And yet this is but the first of many mysterious — nay, bizarre — elidings over motivations that you’d think were really vital to understanding and empathizing with Patrick. And with any of the other characters — mere approximations of people — appearing onscreen. What is driving Raza Jaffrey’s (Sex and the City 2, Harry Brown) journalist, who decides to approach hooker Patrick about the story he’s investigating, that that plane crash wasn’t an accident but was, in fact, an act of terrorism that has been covered up at the highest levels? (What is the point of that, except to kickstart the plot?) What the heck is driving Jude Law’s (Captain Marvel, Fantastic Beasts: The Crimes of Grindelwald) ex-MI6 agent — and the journalist’s inside source — when he decides, seemingly randomly, and without any prompting on the part of anyone, to turn the waif who shows up on his doorstep in remote rural Scotland(!) — that would be Patrick, in case that’s not clear, and what with all of the absurdities of this movie, that’s not at all a given — into a kickass secret agent who can hunt down the perpetrators of that terror incident? What in the absolute hell is behind anything at all that Sterling K. Brown’s former CIA operative turned black-market information broker does here? He might be the most frustratingly unwritten character in this movie, and that’s a really high bar to get over.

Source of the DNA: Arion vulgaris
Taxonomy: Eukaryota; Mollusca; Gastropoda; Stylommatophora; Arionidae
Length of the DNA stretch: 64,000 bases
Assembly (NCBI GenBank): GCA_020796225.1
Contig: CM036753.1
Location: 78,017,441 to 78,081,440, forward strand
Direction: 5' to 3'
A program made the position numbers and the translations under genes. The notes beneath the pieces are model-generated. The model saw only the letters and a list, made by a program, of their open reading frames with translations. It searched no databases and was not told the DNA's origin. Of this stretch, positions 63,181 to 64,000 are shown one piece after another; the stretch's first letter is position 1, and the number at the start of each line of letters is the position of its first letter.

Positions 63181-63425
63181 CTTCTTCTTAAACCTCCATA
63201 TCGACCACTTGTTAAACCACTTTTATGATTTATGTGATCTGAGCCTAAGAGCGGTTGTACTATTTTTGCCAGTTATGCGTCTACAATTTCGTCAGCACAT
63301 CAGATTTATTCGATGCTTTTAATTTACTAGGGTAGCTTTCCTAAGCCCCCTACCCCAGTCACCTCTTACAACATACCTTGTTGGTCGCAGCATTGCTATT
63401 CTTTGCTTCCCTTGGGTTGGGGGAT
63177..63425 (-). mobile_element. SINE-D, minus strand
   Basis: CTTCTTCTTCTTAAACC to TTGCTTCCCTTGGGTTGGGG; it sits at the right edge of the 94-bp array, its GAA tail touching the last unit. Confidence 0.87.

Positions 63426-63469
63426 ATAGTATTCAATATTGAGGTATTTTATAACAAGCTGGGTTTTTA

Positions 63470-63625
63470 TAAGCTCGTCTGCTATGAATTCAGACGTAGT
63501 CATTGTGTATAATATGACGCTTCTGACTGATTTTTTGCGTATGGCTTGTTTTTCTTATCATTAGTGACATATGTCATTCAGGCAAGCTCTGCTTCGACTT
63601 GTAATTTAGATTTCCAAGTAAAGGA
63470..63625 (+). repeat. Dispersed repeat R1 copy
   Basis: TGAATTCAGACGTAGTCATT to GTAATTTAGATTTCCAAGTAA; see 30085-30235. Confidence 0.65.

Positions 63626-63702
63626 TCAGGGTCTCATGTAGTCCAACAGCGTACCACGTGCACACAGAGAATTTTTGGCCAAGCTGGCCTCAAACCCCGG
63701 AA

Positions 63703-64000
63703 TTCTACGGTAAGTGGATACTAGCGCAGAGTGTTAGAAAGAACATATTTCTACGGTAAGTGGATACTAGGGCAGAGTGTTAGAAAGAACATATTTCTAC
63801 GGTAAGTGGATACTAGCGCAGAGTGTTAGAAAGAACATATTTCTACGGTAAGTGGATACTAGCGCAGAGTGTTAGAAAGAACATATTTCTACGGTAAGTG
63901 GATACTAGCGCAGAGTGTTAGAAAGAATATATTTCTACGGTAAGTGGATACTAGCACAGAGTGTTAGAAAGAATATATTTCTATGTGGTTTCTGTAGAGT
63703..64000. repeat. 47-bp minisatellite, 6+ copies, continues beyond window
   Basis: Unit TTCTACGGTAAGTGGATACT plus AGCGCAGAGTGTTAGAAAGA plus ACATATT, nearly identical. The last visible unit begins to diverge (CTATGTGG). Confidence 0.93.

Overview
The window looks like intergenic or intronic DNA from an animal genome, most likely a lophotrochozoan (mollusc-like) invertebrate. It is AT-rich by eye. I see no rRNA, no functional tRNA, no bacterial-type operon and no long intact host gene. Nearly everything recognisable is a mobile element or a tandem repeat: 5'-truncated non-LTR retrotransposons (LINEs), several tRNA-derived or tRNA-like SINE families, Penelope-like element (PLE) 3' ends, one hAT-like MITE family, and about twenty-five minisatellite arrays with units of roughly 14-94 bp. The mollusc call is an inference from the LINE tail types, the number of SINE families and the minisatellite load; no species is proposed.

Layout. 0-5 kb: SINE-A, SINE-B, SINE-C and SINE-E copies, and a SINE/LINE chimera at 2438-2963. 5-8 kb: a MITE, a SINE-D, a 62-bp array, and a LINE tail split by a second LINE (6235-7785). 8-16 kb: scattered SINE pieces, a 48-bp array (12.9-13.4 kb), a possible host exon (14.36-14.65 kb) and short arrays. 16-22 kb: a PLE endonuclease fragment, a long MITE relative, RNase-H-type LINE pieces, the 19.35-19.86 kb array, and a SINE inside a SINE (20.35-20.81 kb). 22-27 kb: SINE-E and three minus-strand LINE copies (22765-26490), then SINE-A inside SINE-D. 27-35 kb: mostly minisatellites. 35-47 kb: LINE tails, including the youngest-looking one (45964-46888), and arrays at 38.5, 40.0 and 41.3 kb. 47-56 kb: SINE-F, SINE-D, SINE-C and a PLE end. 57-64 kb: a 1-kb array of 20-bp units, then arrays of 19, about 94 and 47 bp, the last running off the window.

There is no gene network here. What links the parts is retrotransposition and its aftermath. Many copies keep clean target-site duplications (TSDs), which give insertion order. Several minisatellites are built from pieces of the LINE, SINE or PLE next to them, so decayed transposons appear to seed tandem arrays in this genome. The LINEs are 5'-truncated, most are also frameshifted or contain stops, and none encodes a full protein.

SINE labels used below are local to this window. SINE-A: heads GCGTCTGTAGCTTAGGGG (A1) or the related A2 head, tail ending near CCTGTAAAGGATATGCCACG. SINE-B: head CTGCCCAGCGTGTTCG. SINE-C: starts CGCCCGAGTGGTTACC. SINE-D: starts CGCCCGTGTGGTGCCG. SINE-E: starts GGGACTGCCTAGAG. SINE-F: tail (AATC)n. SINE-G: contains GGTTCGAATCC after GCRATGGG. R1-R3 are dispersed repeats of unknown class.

The Rhythm Section Sterling K. Brown
“Wait. What am I doing here? What’s my motivation? Anyone…?”

Who can say what the answers to any of these essential questions might be? Certainly not this movie.

The Rhythm Section — the title refers to something-something about one’s heartbeat being the drums and one’s breathing being the bass, or maybe it’s the other way around, and ya gotta learn to control ’em in order to become an efficient killing machine — is like a badly degraded Xerox of a spy thriller… or, of that spy-thriller subgenre of Let’s Turn The Girl Urchin Into A Spy. (There’s a reason why the phrase La Femme Nikita kept dancing through my brain during this movie, and it’s not only because Lively here looks so much like Bridget Fonda in the pale 1993 Hollywood remake Point of No Return.) Cinematographer turned director Reed Morano, with her third feature, certainly has feminist chops: she has produced and directed a few episodes of The Handmaid’s Tale and will be directing and producing all of Amazon’s upcoming series based on Naomi Alderman’s, er, electrifyingly feminist book The Power. But the only thing remotely feminist about this movie is Lively’s wardrobe, which mostly refrains from casting her as a fetish object. That’s nowhere near enough to make this worth anyone’s time.